(128) Somalia – Bariis Maraq (Somali Beef Stew with Spiced Rice)

A unique aerial view of the Somalin coast. Source: earth.com

Somalia brings us to 128, an East African country positioned in the Horn of Africa. It can be found abutting Ethiopia, Djibouti, Kenya, and the Indian Ocean. I didn’t realize this very dry, arid country had such vast coastlines (over 2,000 miles)! Another fact about Somalia is this is where the dromedary camel was domesticated.

Somalia has several specialty dishes including today’s meal and has been influenced by many cultures. The civilizations that helped shape Somali cuisine include Turkish, Arab, Italian, East African, and Indian. As many here practice Islam religion you will not find pork in their cooking. Customary foods of Somalian cuisine include various flatbreads, fava beans, hummus, rice, an array of warming spices, and surprisingly spaghetti! Mutton, beef, chicken, and even camel are proteins used. After eating in a Somali home you will likely experience the burning of incense or frankincense which is common practice.

Bariis Maraq is the national dish of Somalia and like many national dishes is eaten at celebratory events and gatherings. It can be prepared with either chicken, camel, mutton, fish, or less commonly beef and has a distinctive spice blend known as xawaash which translates to “spices” in Somali.

I was able to process the spice mixture with my cute little mortar and pestle set. Spices I was unable to get whole I replaced it with the appropriate converted powdered amount. I always revel in the toasting of spices and how it not only can transport the flavors in a dish, but your kitchen as well! As weird as it may sound cinnamon and tomato are a match made in heaven🌤️ 😇

This beef stew had a unique blend of flavors with a nice intense spice that warmed the palate. The bananas, cilantro, and lime helped tame the heat and the meat was very hearty making the dish feel like a hug in a bowl. We enjoyed this one rating it 8/10.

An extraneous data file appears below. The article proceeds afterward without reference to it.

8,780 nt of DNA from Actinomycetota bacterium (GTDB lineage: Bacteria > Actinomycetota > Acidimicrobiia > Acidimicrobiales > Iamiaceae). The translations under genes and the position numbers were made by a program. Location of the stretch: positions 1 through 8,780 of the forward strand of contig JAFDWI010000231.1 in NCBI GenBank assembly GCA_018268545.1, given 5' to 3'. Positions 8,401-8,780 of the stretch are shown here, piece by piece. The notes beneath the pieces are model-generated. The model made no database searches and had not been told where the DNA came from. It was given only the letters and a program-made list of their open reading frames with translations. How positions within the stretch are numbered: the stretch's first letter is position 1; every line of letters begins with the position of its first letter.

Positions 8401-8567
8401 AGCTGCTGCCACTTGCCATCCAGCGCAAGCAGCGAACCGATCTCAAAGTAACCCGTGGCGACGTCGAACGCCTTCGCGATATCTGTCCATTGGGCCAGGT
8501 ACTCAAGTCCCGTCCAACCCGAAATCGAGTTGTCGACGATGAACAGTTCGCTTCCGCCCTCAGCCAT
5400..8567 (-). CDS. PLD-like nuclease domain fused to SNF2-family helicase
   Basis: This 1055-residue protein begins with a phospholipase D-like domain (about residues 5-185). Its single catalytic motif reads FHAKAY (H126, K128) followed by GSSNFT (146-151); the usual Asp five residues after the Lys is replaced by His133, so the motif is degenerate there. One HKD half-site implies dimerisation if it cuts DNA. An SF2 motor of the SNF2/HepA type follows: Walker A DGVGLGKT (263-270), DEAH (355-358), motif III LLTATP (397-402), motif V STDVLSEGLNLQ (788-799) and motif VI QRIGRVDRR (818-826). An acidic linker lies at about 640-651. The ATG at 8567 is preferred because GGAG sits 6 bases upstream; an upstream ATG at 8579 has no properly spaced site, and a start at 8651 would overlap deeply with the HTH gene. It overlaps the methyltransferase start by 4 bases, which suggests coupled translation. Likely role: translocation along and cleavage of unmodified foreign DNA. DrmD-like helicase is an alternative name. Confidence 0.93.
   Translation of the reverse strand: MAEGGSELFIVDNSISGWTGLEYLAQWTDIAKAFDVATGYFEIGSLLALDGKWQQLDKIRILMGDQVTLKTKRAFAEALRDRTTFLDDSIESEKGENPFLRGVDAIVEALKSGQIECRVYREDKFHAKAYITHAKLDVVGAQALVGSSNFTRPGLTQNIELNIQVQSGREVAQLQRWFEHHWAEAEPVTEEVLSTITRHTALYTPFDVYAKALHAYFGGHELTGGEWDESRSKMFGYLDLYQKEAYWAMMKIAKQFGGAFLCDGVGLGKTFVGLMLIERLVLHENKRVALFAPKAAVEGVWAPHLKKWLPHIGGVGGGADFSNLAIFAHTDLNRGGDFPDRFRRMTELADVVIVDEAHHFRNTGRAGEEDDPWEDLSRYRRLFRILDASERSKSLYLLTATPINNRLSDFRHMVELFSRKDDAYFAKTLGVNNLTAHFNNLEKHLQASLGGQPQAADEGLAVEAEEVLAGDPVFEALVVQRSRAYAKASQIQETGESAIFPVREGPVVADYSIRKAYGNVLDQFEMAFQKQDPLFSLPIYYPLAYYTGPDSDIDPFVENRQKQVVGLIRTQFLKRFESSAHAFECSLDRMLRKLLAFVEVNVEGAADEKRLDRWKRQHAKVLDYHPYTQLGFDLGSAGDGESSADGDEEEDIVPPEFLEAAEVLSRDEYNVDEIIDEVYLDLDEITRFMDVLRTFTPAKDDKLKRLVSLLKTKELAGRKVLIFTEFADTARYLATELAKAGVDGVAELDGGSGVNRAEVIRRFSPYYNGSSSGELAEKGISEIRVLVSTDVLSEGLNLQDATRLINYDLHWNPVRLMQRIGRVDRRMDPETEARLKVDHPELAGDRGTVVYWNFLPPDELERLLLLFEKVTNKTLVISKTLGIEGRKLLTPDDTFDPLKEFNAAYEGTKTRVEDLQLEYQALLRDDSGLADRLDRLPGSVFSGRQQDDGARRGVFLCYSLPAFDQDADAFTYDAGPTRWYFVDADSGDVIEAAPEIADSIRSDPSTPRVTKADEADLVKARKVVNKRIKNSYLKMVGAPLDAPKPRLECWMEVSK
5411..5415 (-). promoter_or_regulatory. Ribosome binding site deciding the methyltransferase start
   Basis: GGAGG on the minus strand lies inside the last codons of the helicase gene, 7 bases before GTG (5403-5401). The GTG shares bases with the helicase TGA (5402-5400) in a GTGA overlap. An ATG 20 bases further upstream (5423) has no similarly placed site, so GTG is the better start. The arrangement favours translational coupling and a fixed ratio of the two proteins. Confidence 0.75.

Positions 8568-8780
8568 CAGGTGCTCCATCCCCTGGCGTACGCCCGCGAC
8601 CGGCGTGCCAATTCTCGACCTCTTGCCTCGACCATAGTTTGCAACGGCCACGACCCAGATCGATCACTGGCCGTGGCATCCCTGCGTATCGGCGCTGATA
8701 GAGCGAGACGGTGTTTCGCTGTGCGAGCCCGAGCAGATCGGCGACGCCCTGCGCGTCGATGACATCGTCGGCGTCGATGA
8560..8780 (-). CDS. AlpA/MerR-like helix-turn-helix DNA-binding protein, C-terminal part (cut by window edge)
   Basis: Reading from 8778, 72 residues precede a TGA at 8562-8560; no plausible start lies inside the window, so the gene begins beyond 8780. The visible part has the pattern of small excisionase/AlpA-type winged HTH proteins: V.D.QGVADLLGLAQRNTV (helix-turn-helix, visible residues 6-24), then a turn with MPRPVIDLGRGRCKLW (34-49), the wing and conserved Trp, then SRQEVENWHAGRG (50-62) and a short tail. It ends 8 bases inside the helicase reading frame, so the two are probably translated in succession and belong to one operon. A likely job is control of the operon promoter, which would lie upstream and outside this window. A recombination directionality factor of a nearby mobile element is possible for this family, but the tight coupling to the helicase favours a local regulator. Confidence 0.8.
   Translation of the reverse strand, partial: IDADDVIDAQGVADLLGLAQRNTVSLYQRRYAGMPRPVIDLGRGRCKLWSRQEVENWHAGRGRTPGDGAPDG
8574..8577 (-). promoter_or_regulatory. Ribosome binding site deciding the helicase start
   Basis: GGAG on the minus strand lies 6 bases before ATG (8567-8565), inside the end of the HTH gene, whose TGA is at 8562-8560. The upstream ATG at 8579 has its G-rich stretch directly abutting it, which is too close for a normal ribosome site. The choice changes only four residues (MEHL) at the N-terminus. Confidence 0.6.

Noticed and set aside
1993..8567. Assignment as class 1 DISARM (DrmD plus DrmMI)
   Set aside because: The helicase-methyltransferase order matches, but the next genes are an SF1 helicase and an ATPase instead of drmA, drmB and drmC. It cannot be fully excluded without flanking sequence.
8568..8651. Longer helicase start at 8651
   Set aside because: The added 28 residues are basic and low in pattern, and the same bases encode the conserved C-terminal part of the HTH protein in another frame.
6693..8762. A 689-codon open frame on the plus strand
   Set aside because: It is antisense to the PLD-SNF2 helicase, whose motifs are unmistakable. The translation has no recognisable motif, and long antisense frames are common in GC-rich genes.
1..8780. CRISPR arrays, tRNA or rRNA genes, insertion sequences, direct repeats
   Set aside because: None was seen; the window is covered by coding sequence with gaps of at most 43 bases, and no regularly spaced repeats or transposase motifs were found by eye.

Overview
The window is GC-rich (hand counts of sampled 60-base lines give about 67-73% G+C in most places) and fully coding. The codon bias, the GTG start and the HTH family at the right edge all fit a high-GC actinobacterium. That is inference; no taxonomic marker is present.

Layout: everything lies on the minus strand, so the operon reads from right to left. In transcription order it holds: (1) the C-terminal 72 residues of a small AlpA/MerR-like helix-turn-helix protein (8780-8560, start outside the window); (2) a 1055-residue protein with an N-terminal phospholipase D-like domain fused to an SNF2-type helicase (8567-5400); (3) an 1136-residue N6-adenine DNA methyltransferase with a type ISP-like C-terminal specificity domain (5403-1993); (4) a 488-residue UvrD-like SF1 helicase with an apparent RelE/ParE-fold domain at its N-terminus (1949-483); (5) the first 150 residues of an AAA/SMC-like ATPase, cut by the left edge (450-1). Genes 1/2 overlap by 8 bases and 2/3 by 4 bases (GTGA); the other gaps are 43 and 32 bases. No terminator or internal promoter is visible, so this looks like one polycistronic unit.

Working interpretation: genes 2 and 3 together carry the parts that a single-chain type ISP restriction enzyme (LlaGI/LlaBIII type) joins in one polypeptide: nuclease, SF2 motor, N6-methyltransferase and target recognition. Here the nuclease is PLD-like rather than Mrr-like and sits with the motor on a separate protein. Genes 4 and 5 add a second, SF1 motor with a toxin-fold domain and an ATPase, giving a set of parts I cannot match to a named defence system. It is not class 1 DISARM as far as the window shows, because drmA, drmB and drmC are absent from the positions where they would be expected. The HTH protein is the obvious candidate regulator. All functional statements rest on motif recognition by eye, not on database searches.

Bariis Maraq (Somali Beef Stew with Spiced Rice)

This warming stew has a unique blend of spices sure to please a crowd. The leftover spice mixture can be used in various ways to bring your meal to the next level.
Prep Time 15 minutes
Cook Time 1 hour 20 minutes
Course Main Course
Cuisine African, Somalian
Servings 8

Ingredients
  

Xawaash Spice Mix

  • 1/2 cinnamon stick broken into 1/2 pieces
  • 1/4 cup coriander seeds
  • 1/4 cup cumin seeds
  • 1 tbsp black peppercorns
  • 2 tsp cardamom pods
  • 1/2 tsp whole cloves
  • 1 tbsp ground turmeric

Stew & Rice

  • 2 cups basmati rice
  • 6 tbsp olive oil divided
  • 2 sliced red onions divided
  • 6 finely chopped garlic cloves divided
  • 1 lb beef chuck cut into 3/4" pieces (about 3 cups)
  • 2 tbsp tomato paste
  • 7 cups water divided
  • 2 peeled russet potatoes cut into 1" cubes
  • 1 peeled medium carrot cut into 1/4" thick half moons
  • 1 sliced red bell pepper
  • 5 tsp kosher salt divided
  • 1 3" cinnamon stick
  • 4 whole cloves
  • 1/4 tsp ground cardamom
  • 1 sliced medium tomato

For Serving

  • 2 sliced bananas
  • 2 limes cut into wedges
  • 1/4 bunch of cilantro roughly chopped
  • green or red Somali hot sauce optional

Instructions
 

Spice Mix

  • Toast spice whole ingredients in skillet at medium heat for 2-3 minutes until lightly browned and aromatic, remove from pan and set aside.
  • Once spices cooled transfer to mortar and pestle or grinder to mix spices well, add in turmeric after and transfer to air tight container.

Stew and Rice

  • Allow rice to soak in large bowl in cold water, set aside.
  • Heat 2 tbsp of oil in Dutch oven or large saucepan at medium heat. Add in half the garlic and onion stirring occasionally until just starting to soften and become translucent. Add 1 tbsp of the xawaash spice mix that was just made and cook for 1 minute.
  • Add beef and tomato paste mixing in well then add 3 cups water. Cover to cook until beef is cooked through at a simmer, about 30 minutes.
  • After 30 minutes add in carrots, potatoes, and peppers for about 15 minutes. Vegetables should be cooked and beef tender. Season with 1 tbsp salt. Thin water if needed.
  • Drain rice and heat up remaining oil (1/4 cup) in large saucepan at medium heat. Add the rest of the onions and cook until starting to become translucent. Add in the rest of the garlic along with aromatic spices cooking until aromatic for 1 minute. Add in tomato for 3 minutes (should start to break down). Add rice and cook for 5 minutes until lightly fried.
  • Bring 4 cups of water to boil in small saucepan then add water to rice along with 2 tbsp of xawaash spice mixture and 2 tsp of salt. Stir well and reduce heat to low to cook covered until rice is done and liquid absorbed (20 minutes.)